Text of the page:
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SHOW REVIEW

Anders Osborne at Teragram Ballroom

April 24, 2017

photo credit: Jim Brock

In a shift from the Troubadour, a venue at which he’s made his last three appearances in Los Angeles, to downtown L.A.’s Teragram Ballroom, Anders Osborne returned to the basics of his heavyweight brand of rock and roll. Fronting his New Orleans-based quartet, Osborne lit the fuse on a 15-minute “Sarah Anne,” with its reggae kick morphing into an extended workout, that had him trading impassioned guitar solos with his six-string counterpart, Eric McFadden. The opener proved indicative of things to come.

Early in the two-hour set, the focus stayed fixed on the fretboard firepower. Whether a groovy “Back on Dumaine” that segued into a swinging, impromptu “Goin’ Down the Road Feelin’ Bad,” or with the downbeat clout of “Five Bullets,” Osborne and crew engaged and cultivated the jams, away from some of the breezier repertoire that has graced his last two records. He said very little to the crowd, aside from a few quick shouts of gratitude, choosing instead to keep the music moving.

No doubt, he was tailoring to his band’s formidable strengths- the four-piece carrying longtime bassist Carl Dufresne and drummer Brady Blade, as well, is one potent unit. Even Osborne, himself, a wonderfully expressive and gifted guitarist, nevertheless ceded many of the solos to the impressive McFadden. Further into the show, Osborne played gracious host, welcoming guest guitarist Chris Masterson, on “Love is Taking Its Toll,” easing into Bob Dylan’s “Knocking on Heaven’s Door,” then inviting guitar wizard DJ Williams, of Karl Denson fame, to spice up “Annabel.”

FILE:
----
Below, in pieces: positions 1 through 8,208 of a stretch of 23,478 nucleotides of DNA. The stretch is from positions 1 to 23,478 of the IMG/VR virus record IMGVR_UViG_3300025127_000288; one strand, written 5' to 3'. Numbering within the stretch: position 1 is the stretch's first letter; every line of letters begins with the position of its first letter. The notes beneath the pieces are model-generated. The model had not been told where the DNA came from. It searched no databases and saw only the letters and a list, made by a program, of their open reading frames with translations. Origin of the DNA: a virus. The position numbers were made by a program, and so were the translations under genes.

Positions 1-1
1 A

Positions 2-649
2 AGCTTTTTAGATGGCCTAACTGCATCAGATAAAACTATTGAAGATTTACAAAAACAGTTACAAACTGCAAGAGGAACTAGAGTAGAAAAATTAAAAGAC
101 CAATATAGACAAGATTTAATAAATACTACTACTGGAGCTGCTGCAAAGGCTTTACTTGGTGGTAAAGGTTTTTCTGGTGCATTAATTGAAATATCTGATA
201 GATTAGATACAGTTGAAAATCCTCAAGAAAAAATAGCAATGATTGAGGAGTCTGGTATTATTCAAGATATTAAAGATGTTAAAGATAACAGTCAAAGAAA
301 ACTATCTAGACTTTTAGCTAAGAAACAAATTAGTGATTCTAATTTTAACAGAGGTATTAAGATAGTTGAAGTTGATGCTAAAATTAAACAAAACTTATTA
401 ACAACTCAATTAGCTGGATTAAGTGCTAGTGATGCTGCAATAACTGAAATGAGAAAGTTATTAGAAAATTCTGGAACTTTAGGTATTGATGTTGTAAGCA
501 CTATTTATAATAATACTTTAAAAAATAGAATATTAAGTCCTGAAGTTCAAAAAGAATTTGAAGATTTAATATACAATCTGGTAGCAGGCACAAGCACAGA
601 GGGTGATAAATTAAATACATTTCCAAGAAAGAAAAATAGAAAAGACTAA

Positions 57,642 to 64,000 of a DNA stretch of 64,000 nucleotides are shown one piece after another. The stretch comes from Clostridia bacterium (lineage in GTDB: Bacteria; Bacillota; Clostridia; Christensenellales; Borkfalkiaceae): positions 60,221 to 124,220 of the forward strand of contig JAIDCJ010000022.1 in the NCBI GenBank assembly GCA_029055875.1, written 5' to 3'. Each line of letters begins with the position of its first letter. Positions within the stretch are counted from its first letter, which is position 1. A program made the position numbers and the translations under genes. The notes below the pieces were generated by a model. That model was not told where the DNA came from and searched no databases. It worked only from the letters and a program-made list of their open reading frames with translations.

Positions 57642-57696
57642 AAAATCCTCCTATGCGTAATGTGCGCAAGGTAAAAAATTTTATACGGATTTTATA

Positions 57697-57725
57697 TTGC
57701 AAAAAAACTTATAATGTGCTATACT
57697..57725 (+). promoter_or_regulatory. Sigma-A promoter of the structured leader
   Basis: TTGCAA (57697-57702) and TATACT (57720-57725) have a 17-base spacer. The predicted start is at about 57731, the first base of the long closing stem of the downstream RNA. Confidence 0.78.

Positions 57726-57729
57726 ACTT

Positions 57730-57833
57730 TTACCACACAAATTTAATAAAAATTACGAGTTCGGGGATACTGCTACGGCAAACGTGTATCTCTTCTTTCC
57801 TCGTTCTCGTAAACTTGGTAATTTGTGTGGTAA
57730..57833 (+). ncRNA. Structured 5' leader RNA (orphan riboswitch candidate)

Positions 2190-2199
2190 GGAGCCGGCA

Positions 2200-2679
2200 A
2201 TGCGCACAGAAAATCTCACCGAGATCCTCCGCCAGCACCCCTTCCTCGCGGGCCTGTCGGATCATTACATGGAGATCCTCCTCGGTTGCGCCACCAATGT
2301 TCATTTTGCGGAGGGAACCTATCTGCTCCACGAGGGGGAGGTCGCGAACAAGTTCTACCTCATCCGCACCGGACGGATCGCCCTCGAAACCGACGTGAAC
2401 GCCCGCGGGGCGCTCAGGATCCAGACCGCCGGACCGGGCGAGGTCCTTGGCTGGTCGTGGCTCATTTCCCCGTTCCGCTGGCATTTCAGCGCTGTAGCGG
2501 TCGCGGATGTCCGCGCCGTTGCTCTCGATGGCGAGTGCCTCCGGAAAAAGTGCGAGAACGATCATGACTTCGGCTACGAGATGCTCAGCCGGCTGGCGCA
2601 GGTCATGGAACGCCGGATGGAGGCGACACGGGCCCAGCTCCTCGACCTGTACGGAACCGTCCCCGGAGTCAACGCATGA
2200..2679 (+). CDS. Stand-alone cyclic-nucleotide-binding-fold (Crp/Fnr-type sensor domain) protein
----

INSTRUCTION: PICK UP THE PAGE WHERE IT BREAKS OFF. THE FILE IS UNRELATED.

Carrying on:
Turning to a funky take on “Echoes of My Sins,” Osborne let loose, swaying back and forth as if summoning notes from beyond, searching for the worthiest, and turned out one of the highlights of the evening- no easy task given all of the talent that had been onstage throughout. To close, he opted for the title track of his latest, “Flower Box,” and a Neil Young-inspired ride through guitar glory. A two-song encore culminated with a beautiful and ponderous “Louisiana Gold,” with Osborne fingerpicking on acoustic and McFadden on glistening mandolin.

This being the Saturday night before Easter, and the first weekend of Coachella in nearby Palm Springs, likely accounted for a near-miss at a deserved sold-out house. Regardless, Anders Osborne and his band gave a shining, thrilling, and special performance, offering their finest to those that were there. And, certain regrets for those that were not.



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